California initiative signature prices soar
As Gov. Jerry Brown continues to wade through hundreds of bills sent to him in the Legislature’s end-of-session rush, some measures will look familiar – similar or virtually identical to legislation he has vetoed before.
On Thursday, it was a bill by Assemblyman Ken Cooley, D-Rancho Cordova, to define “sudden unexplained death in childhood” in statute and require coroners to notify parents in such cases of the importance of taking tissue samples.
In his veto message, Brown said he vetoed similar legislation in 2014 because of “my concern that creating a definition in law for an unidentified cause of death, which lacks the consensus of the scientific community, is premature.” Vetoing Cooley’s bill, Assembly Bill 1864, Brown wrote, “This concern remains.”
Here is one other bill similar to a previously-vetoed measure we’re watching as Brown comes up against his Sept. 30 bill signing deadline:
Senate Bill 1094 (Sen. Ed Hernandez, D-Azusa): Requires that proponents of a statewide ballot initiative use non-paid volunteers to collect at least 5 percent of signatures needed to qualify their initiative for the ballot.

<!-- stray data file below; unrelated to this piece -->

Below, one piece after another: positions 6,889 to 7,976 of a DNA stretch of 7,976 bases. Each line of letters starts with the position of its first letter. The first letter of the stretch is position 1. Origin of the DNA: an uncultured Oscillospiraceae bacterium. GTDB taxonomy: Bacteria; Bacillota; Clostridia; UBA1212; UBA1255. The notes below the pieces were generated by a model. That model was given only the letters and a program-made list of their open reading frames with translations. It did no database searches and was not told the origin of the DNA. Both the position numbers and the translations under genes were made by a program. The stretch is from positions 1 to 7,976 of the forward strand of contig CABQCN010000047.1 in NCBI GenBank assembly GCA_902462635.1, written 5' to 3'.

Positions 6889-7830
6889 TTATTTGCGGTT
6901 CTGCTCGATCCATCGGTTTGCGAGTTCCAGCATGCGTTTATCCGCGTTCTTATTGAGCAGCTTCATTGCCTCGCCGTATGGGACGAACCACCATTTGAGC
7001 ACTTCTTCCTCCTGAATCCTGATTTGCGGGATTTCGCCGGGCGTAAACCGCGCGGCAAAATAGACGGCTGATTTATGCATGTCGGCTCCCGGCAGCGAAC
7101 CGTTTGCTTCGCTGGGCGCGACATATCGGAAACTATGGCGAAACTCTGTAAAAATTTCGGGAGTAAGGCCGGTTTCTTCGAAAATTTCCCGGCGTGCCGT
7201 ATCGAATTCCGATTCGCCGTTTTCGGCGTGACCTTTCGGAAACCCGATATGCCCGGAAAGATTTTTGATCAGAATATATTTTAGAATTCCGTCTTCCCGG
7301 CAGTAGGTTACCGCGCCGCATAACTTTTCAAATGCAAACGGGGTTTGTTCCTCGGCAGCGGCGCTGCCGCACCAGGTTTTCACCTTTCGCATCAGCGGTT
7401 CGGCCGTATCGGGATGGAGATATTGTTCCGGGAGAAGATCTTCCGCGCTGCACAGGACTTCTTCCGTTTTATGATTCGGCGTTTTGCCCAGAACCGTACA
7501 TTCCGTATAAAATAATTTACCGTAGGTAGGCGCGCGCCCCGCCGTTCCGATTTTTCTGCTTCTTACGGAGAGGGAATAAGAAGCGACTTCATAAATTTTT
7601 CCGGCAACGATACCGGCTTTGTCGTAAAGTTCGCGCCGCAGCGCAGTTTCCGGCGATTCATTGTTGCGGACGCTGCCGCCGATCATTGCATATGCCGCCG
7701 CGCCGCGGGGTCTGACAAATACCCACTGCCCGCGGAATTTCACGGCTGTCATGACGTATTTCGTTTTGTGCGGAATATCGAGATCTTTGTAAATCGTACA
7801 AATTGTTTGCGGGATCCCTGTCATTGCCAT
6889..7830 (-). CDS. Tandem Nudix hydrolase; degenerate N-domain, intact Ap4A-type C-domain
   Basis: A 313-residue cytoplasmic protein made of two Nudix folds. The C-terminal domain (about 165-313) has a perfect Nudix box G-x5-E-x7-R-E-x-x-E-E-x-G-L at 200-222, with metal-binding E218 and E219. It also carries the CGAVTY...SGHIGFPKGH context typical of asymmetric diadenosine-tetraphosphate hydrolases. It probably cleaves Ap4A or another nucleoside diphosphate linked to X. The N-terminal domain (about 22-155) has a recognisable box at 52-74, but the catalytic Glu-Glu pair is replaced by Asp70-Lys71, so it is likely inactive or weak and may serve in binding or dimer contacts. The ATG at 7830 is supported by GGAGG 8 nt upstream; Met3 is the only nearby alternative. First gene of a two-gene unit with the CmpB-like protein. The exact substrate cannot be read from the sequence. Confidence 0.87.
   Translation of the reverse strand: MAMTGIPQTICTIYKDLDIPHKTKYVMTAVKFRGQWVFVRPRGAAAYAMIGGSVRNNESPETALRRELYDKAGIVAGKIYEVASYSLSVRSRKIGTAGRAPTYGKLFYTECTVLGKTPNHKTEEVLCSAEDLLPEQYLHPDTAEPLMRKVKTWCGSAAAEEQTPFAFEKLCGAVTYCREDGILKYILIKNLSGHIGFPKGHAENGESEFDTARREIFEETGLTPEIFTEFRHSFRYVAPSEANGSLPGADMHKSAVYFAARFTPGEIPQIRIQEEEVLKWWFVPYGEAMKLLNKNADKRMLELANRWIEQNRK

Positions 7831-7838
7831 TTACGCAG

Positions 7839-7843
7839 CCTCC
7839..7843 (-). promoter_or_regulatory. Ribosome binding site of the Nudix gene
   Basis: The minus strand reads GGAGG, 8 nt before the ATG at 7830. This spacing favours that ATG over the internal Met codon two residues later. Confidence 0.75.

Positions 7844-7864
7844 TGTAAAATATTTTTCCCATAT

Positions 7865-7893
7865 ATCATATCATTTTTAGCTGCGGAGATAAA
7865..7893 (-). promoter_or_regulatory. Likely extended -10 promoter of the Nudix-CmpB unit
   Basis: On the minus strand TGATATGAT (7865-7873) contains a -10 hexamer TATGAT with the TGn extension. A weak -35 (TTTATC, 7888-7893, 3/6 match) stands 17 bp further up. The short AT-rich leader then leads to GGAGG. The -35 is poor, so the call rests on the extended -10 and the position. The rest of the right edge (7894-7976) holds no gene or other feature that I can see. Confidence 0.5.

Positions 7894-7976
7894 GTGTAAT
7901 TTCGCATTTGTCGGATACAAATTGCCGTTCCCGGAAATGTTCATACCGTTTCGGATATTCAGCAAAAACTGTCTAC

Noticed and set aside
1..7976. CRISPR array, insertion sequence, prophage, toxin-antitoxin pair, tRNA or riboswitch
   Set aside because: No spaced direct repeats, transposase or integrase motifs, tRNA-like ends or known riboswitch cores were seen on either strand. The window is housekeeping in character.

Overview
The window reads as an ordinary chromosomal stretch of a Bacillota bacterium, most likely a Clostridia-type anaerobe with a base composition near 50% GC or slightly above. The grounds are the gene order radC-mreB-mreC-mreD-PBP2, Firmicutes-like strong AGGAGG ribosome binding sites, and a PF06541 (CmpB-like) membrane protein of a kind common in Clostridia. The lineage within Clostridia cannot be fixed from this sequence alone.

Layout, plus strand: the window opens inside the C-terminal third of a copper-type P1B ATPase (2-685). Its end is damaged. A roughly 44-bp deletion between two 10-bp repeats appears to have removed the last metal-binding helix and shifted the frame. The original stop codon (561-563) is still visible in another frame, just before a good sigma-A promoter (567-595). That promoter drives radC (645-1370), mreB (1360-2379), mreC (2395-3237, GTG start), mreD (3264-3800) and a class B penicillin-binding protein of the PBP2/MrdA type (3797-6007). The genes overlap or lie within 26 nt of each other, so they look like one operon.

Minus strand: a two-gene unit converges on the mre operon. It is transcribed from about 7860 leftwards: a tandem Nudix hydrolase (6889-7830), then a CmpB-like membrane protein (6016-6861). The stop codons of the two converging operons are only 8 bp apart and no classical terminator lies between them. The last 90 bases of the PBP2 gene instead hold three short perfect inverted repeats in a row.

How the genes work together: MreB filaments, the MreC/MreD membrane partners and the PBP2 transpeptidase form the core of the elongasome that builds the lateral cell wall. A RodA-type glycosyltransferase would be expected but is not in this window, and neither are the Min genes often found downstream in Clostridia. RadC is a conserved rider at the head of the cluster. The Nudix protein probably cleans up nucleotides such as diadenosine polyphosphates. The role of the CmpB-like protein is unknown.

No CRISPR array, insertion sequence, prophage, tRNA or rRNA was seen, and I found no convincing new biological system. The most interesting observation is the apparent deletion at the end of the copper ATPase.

Analysis: Supporters of this labor union-backed bill say California’s initiative process has become overrun by wealthy donors and corporate interests who employ paid signature gatherers to qualify measures for the ballot.
In a recent opinion piece in The Sacramento Bee, Art Pulaski, executive secretary-treasurer of the California Labor Federation, said the process now is a “far cry” from when the state adopted its initiative process in 1911, envisioning “a way for ordinary folks to have a voice in our democracy.”
Controversially, the bill counts as volunteers people who belong to a nonprofit whose primary business is not soliciting signatures. That includes labor unions, which can marshal members to collect signatures for their interests. Critics, including the Howard Jarvis Taxpayers Association, have said the law would give labor an unfair advantage in California’s initiative wars.
Three years ago, Brown vetoed a similar bill, Assembly Bill 857, which would have required proponents of a statewide ballot initiative to use non-paid volunteers to collect at least 10 percent of signatures.
In his veto message in 2013, Brown said “the initiative process is far from perfect and monied interests have historically manipulated it at will.”
But the fourth-term Democrat said “requiring a specific threshold of signatures to be gathered by volunteers will not stop abuses by narrow special interests – particularly if ‘volunteer’ is defined with the broad exemptions as in this bill.”